#2: [Left]

 

   


  RUNE ERICSON

 

Born: 29 May 1924, Stockholm, Sweden, as Gunnar Rune Eriksson.

Died: 4 February 2015, Thailand [on holiday].

Career: Started as lab technician. Became c.asst.

Ph doc's for CBS-tv and NBC-tv in Africa.

Was the founder of the Föreningen Sveriges Filmfotografer/Swedish Society of Cinematographers [fsf] in November 1961.

Invented the Super 16 system as a feature film format. The system was called 'RuneScope'.

Awards: As doph: Guldbagge 'Special Jury Award/Juryns specialbagge' [1984]; fsf Årets Filmbana/Golden Aperture Plate Award [1987] for 'Amorosa'; 'Oscar' AA 'Award of Commendation' [special award plaque] [2001] for his pioneering development and 30 years of dedication to the Super 16mm format for motion pictures.

As dir: Berlin IFF 'Golden Bear Award' nom [1964] for 'Olle Olsson - Hagalund'.


GO TO FILMS

Super 16

 

Lets go back 41 years to April 1966. I was 42 years old and had been working in the film business for 24 of them.

In the spring of 1966, [director and former actress] Mai Zetterling contacted me and asked if I'd like to make a film with her. She told me that the project involved traveling around the world for six months with a very small crew. But most of the filming would be done in Iceland. We would have to do a lot of the work with a handheld camera, Mai told me. [Remember, the lightest, noiseless 35mm camera at the time was the ARRI 2C in a 120 blimp, which weighed 20 kilos.] "No problem," I said to Mai, "we can shoot handheld with a regular ARRI 2C, but you'll have to dub all of the dialogue." "No. No. No," said Mai, "I hate doing that." So, of course, we thought that shooting in 16mm might be a way to do it. There were two noiseless 16mm cameras we could use for our film: the ARRI 16BL and the Éclair NPR.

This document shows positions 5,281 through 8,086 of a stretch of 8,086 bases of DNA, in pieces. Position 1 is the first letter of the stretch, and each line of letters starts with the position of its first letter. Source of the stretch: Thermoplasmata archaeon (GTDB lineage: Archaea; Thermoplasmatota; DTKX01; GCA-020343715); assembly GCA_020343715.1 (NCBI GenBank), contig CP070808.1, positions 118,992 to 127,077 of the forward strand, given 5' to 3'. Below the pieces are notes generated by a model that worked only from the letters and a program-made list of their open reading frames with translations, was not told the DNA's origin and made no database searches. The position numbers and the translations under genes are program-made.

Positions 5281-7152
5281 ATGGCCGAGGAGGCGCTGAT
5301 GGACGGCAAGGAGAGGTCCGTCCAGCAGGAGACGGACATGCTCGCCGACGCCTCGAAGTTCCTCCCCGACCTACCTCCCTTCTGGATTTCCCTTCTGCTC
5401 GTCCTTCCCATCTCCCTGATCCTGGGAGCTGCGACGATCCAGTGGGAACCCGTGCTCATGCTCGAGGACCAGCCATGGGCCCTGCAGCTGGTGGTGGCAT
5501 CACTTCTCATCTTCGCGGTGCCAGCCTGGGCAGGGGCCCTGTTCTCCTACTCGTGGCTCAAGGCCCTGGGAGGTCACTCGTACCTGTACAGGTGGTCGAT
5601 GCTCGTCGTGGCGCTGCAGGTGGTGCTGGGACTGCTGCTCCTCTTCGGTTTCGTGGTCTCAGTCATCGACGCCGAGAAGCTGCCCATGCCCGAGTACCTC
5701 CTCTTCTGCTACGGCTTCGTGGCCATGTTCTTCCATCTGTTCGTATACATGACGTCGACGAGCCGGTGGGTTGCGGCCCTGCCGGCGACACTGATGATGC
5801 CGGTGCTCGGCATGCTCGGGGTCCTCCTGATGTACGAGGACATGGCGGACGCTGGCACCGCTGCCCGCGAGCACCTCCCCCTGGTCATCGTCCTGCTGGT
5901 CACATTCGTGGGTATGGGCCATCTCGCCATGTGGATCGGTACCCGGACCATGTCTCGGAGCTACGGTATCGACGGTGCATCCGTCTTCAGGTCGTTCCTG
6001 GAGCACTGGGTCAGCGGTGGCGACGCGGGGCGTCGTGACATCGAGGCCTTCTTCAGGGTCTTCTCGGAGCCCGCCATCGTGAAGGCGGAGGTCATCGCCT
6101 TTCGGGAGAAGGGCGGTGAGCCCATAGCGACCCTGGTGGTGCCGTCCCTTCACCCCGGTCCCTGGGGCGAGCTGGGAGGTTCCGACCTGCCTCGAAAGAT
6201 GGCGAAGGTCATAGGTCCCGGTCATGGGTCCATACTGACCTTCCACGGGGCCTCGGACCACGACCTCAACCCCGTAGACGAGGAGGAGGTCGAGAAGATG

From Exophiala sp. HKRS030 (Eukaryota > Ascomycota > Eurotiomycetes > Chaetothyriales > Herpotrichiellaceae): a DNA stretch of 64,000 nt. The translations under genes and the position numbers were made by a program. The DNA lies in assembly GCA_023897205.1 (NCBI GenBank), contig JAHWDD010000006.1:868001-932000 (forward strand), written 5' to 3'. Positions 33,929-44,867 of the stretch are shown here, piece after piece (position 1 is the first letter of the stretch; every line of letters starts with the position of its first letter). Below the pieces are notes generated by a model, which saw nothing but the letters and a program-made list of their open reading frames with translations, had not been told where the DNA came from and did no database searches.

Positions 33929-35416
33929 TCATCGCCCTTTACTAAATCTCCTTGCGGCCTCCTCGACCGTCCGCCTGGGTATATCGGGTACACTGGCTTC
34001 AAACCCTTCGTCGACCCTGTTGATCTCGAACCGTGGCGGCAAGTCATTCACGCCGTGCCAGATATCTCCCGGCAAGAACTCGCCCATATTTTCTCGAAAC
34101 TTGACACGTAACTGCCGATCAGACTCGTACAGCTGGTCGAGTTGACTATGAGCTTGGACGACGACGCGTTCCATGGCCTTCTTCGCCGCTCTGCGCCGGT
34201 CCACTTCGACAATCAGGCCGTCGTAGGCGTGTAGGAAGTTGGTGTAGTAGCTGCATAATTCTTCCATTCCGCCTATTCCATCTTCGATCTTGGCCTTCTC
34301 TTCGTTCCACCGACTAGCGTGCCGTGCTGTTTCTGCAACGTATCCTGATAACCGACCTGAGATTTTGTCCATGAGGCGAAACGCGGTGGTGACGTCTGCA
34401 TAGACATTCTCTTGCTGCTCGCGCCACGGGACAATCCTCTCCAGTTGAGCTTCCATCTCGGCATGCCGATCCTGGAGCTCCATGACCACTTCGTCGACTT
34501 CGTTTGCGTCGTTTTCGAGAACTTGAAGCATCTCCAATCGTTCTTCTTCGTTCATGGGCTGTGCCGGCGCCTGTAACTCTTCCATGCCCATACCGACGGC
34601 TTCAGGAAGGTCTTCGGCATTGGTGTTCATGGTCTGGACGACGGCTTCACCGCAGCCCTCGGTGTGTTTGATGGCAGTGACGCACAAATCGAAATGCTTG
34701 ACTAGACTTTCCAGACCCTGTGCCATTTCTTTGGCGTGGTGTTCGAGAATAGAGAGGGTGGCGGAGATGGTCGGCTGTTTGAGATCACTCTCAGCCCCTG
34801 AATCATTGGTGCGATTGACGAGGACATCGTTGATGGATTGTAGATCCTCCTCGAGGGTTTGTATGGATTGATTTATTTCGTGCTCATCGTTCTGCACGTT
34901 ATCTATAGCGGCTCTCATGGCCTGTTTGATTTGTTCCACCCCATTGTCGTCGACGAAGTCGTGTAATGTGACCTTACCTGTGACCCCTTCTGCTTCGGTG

Mai and I went to Iceland to check out locations. Just for testing, I brought a little spring-loaded Kodak Cine Special camera and some reels of Kodak Ektachrome Commercial. Back in Sweden, the lab made a blow-up to a 35mm internegative 1.66:1 wide screen by cropping the original Ektachrome. We looked at the 35mm print in the screening room and agreed that the quality was quite acceptable - particularly for the type of film we were planning to make.